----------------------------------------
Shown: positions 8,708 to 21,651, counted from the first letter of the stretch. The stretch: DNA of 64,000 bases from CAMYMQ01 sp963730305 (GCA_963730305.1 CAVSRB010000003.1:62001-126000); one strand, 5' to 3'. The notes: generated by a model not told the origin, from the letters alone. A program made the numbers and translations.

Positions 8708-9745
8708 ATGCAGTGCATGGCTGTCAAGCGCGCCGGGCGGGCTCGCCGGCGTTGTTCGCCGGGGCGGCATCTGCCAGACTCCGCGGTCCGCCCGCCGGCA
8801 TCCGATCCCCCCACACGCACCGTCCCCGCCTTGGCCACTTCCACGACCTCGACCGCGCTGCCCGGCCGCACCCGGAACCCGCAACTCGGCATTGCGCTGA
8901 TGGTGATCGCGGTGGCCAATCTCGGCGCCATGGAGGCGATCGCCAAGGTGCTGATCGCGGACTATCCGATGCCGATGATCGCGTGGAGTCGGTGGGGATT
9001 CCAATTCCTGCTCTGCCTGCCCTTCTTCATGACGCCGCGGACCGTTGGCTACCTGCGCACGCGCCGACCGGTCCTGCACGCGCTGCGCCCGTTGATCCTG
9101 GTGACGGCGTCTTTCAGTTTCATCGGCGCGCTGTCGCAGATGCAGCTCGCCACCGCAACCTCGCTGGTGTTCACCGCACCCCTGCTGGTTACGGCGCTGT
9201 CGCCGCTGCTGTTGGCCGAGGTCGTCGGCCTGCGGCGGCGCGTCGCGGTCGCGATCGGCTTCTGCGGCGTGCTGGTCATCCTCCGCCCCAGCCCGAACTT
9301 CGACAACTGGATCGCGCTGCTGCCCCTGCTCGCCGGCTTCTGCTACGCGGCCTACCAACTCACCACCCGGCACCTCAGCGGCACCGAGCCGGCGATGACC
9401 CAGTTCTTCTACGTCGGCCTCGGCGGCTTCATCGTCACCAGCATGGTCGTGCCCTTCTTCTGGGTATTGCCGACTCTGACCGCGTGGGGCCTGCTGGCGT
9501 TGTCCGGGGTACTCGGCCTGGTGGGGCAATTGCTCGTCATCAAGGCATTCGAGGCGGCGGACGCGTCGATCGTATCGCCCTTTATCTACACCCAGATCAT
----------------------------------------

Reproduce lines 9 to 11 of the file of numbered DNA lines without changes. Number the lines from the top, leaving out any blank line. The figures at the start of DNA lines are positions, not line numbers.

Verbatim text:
9301 CGACAACTGGATCGCGCTGCTGCCCCTGCTCGCCGGCTTCTGCTACGCGGCCTACCAACTCACCACCCGGCACCTCAGCGGCACCGAGCCGGCGATGACC
9401 CAGTTCTTCTACGTCGGCCTCGGCGGCTTCATCGTCACCAGCATGGTCGTGCCCTTCTTCTGGGTATTGCCGACTCTGACCGCGTGGGGCCTGCTGGCGT
9501 TGTCCGGGGTACTCGGCCTGGTGGGGCAATTGCTCGTCATCAAGGCATTCGAGGCGGCGGACGCGTCGATCGTATCGCCCTTTATCTACACCCAGATCAT